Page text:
Ryan Martin sits in his atelier, in the American mid-west, toiling at a vintage machine. It's painstaking work, and all the more so given that the results are in demand with only the tiniest - and, some might think, craziest - of niches. For Martin is not making bespoke shoes or suits. Martin is handmaking jeans.
There is a romance to his story. For six generations his family have weathered economic depressions and dustbowls alike by cutting and sewing work clothes. It's a tradition he wanted to revive and established his W.H. Ranch Dungarees to do so. And while to many work clothes - chore jackets and utility pants, moc-toe boots and shawl collar shirts, parkas and combats, khakis and caps, plenty of indigo and too many pockets - are strictly for workers, with dressing like a pre-war street sweeper of limited appeal, for others they represent a romance in themselves.
For sure, such clothes are eminently practical. In Japan, where the following verges on the cultish, they speak of Dad's Style - it's a practical look that can be worn by men of a certain age without looking inappropriately youthful, nor, ironically, without - as a suit can tend to suggest - looking like one's father. These are the kind of clothes that can take a bit of baby sick. Hell, given that work clothes tend to look better with wear and tear, they may even be improved by a splash or two.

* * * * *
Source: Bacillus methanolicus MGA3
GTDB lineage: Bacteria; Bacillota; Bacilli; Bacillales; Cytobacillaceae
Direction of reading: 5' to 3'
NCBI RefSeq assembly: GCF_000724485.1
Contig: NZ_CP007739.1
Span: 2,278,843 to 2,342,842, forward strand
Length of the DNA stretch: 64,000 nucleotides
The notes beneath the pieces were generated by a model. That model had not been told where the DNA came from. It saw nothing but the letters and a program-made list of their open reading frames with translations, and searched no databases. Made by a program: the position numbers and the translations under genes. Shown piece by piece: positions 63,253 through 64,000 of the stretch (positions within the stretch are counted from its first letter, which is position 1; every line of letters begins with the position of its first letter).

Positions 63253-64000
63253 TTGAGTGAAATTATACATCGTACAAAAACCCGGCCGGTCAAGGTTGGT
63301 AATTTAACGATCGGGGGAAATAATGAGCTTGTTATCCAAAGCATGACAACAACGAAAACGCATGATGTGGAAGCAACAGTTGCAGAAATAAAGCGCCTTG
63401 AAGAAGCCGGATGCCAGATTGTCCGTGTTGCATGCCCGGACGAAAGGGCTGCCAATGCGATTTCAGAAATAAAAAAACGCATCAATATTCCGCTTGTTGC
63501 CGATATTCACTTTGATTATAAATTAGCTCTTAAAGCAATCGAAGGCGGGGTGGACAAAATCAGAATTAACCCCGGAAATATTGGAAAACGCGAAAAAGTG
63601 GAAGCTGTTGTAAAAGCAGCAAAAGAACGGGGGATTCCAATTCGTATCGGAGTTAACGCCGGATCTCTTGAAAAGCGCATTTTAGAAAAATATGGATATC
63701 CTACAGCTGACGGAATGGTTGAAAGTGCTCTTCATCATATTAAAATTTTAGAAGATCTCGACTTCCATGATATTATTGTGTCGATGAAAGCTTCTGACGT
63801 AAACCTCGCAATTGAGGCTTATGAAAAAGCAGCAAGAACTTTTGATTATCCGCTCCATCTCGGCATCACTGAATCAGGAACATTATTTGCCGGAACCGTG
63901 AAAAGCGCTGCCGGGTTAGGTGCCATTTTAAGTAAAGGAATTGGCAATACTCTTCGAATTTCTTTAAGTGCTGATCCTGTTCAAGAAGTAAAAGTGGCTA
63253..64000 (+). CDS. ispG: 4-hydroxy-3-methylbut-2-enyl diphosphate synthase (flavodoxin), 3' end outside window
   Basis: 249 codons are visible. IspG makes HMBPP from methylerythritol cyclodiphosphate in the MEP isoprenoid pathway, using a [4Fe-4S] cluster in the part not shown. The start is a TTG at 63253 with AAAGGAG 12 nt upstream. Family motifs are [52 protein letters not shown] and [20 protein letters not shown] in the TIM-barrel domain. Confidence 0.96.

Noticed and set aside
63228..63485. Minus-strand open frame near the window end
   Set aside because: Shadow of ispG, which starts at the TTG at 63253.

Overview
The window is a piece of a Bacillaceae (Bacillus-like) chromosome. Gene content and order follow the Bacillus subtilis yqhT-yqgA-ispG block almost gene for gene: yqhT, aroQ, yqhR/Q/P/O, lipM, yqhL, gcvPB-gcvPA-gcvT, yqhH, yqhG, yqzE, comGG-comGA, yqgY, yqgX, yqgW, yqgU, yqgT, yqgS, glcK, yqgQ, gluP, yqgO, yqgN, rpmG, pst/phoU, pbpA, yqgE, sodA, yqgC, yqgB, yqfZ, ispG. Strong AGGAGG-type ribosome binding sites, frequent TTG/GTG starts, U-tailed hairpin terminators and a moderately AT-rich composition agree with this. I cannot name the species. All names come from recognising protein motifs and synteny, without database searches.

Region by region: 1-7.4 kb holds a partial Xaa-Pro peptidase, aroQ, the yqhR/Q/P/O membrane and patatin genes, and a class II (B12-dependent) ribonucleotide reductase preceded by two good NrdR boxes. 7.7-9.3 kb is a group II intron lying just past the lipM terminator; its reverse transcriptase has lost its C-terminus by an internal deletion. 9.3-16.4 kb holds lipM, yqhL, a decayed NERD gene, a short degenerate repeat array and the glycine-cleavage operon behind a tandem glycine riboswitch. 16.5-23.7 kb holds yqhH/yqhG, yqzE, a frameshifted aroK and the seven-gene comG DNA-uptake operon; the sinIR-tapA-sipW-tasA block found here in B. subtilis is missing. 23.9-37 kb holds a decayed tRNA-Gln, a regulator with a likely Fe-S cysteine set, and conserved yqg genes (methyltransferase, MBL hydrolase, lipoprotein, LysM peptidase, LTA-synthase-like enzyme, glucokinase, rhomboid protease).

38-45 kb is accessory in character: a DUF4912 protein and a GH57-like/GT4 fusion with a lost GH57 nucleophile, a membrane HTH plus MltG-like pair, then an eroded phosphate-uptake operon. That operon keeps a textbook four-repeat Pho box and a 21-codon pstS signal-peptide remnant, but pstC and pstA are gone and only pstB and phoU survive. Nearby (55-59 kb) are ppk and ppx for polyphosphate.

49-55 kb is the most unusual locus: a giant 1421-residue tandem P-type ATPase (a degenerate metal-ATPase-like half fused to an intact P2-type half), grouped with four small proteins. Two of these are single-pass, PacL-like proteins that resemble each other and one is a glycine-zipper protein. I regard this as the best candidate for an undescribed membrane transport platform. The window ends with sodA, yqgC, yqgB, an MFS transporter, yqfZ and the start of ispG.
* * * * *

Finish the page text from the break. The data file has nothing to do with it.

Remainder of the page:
Their appeal is, no doubt, also eminently psychological, and perhaps more so now than ever. If men - sadly - often still take their sense of identity from their employment, inevitably a sense of having been somewhat denuded entails from the kind of job that has one sat at a desk in front of a computer, the electronic paper shuffling that passes for work for so many.
Work clothes may be the acceptable face of cosplay - visit the likes of the War and Peace or Goodwood Revival shows, the Pasedena Rosebowl market, or events hosted by Nick Clements' 'Men's File', the official organ of 'revival style' to see this appreciation in extremis. But, all the same, these clothes do embody a certain masculinity, a certain Boys' Own sensibility. These, after all, are the clothes of cowboys and soldiers, stokers, farmers and labourers.
Or at least, they were. If such jobs now inevitably entail the wearing of high-tech synthetic fabrics and hi-vis vests, or polyester uniforms imagined by 'corporatewear' designers based on estates near Reading - there was a time when such clothing not only utilised wonderful fabrics - dense twills, super soft chambrays, moleskins and, of course, plenty of denim - and used the best dyes, but expressed fantastic design too.